Chris Mason was an artist before he was a musician. My Majestic Star began as a solo project to back up his visual work, and over the last six or so years has perhaps overtaken his own artwork. Certainly there isn’t any mention of upcoming exhibitions or displays in any of the press material I’ve yet seen for the band, of which Mason is very much the driving force, suggesting that he finds working with sound a more satisfying pursuit than using brushes and an easel.
I might take a closer look at Mason’s actual artwork later but this article is about music, specifically it’s about the music presented on the latest release from the Perth, Australia based quartet, their third full length album I Haven’t Got It In Me poses some mildly awkward questions though, such as its title : who hasn’t got what in them? who is the ‘I’ of the title? If they haven’t actually got it in them, is it kept elsewhere? I wouldn’t normally get quite so involved in deconstructing the semantics of an album title but My Majestic Star, including by extension Chris Mason himself, very definitely have something in them and it is undeniably a work of quite some merit, a deftly scored symphony of melancholia and euphoria colliding in a fractalised, chaotic series of movements based around a revolving sequence of instrumentation.
First track “Stranger” is slightly over 8 minutes in length, opening with a sonorous and seemingly endless keyboard chord that functions as an introduction to what really makes provides both I Haven’t Got It In Me and the band themselves with the depth of musicality that sets them slightly apart from other bands I’ve heard recently that are working in similar areas, and that is the cello playing of Miriam Braun, whose improvisatory skills complement the delayed and phased guitars and drums of the rest of the band (Mason, Stuart Medley and Jamie Hamilton) providing as they do a cauterising baritone presence around which the other three musicians can weave some presence of their own. Then third track “Hi” begins with some grimy sounding cello stringing which is swiftly overtaken by some bright guitar chordage and swooning backing vocals, and it occurred to me that the impulse to rely more heavily on electronics at the expense of stringed instruments must’ve been a strong one, but as the track develops into a pizzicato cello and guitar duet it’s obvious that My Majestic Star are finding stringed playing far more musically rewarding than just letting the sequencers do it all, and they’re sufficiently skilled at this to probably record an entire album of dueting of this kind, but next track “Like Cracked Glass” reveals more of their actual inspirations, a swirling old-school shoegaze epic redolent of My Bloody Valentine, except with cello where you might expect to hear multiple levels of reverb drenched feedback.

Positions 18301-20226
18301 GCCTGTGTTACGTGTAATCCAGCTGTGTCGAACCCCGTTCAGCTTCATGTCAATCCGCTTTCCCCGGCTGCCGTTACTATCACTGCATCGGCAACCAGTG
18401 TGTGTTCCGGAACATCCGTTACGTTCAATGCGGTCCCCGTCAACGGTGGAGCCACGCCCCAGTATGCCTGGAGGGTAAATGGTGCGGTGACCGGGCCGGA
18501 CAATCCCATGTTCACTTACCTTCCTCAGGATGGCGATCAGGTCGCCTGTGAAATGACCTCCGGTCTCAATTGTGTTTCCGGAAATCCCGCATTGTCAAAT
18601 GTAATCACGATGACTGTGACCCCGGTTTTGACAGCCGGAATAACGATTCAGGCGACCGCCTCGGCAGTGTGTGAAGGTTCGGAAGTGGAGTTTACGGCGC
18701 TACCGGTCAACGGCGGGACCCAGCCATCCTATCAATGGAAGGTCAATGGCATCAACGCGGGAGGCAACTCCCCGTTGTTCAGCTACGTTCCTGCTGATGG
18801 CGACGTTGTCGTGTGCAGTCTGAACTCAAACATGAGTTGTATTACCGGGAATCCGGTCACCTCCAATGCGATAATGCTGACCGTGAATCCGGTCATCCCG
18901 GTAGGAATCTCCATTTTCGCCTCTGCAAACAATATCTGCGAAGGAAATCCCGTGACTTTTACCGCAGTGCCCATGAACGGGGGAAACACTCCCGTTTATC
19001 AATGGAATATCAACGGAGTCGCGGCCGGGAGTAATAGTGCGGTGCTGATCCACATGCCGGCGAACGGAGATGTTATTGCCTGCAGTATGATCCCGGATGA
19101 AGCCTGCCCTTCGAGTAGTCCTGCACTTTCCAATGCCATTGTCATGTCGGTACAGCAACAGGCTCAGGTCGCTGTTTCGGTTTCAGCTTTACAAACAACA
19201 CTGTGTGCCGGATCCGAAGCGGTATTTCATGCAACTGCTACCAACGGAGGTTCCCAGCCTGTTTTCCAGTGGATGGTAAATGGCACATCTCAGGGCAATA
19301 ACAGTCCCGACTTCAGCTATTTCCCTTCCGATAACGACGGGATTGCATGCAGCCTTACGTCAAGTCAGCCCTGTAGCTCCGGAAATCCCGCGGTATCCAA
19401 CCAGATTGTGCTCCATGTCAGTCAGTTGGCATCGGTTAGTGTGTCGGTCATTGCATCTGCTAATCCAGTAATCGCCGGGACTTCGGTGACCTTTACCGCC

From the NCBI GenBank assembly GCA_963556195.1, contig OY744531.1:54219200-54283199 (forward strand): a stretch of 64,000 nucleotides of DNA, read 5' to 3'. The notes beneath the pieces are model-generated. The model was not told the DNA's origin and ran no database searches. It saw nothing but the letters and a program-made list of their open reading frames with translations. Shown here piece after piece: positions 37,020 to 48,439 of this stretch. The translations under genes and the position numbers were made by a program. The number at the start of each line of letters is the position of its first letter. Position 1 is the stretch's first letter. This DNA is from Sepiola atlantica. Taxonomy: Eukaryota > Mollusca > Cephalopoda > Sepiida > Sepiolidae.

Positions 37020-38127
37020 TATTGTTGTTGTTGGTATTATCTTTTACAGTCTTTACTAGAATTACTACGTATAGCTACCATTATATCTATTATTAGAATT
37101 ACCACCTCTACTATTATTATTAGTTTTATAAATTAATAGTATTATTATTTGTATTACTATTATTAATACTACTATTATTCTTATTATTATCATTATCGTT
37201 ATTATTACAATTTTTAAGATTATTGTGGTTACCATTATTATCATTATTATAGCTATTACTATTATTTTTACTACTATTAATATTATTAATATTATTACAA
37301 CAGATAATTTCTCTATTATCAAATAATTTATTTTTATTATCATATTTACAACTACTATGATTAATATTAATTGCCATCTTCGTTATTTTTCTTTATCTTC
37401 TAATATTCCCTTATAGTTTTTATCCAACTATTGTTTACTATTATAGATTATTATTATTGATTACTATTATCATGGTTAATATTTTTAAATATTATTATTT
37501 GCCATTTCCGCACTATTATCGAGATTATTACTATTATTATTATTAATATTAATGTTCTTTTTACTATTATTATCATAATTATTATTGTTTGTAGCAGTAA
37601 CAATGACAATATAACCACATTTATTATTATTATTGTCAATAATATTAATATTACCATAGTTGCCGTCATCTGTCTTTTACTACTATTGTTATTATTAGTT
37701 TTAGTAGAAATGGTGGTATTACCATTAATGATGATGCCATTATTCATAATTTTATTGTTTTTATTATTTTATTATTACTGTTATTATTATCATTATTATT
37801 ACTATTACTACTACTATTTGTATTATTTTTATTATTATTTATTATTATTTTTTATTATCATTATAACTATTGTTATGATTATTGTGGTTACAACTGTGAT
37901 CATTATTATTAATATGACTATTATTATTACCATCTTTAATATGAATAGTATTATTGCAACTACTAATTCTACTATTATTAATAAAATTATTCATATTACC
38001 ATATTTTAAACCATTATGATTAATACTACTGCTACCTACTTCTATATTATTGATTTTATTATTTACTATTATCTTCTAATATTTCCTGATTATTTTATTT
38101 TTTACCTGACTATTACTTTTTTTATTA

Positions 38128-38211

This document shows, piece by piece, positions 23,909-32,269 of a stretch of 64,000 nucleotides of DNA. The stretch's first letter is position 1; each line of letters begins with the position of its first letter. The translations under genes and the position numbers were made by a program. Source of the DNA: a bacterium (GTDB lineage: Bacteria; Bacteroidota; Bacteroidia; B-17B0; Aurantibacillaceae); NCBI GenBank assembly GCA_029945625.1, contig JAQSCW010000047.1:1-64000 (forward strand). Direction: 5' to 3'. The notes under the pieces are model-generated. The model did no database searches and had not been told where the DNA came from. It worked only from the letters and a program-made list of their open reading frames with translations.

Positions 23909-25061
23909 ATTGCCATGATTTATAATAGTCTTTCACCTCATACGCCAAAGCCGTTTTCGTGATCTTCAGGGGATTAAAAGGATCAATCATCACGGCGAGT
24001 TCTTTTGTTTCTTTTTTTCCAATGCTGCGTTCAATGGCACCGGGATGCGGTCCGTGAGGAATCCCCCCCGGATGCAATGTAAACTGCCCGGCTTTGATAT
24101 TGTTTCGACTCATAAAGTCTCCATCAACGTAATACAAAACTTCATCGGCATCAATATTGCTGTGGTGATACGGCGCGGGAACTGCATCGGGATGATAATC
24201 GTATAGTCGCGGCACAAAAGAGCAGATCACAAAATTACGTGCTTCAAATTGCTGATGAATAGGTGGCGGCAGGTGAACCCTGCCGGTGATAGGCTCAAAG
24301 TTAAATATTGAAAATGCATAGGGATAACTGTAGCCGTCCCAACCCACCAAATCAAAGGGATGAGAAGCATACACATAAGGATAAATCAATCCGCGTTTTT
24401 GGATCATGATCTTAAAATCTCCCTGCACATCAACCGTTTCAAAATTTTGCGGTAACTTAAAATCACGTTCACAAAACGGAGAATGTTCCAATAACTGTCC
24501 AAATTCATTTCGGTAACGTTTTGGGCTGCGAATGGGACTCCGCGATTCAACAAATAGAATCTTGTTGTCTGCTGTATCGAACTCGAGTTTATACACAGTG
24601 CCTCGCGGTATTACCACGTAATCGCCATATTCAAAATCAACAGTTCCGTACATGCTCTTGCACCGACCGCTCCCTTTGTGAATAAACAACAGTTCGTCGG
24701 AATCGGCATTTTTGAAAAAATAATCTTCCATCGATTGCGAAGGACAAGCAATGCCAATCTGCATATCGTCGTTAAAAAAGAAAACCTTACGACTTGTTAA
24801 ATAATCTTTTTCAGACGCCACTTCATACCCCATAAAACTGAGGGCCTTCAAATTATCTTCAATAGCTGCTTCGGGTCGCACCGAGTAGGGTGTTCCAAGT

The experimentation continues, with the delicate melodies of “Uncertain Terms” contradicting the dark reflections of “City Sleeps” and moving into the metronomed slowcore thrash of “Mitre Peak” with surprising agility: clearly possessed of more than one singular notion of what the name ‘My Majestic Star’ could be taken to represent, there’s a noticeably practised skill at work throughout the ten tracks on I Haven’t Got It In Me and while the music can sometimes feel slightly too well mannered and structurally concise, there’s sufficient invention at work here to keep any listener on their toes, awaiting the next turn of the bow and plectrum.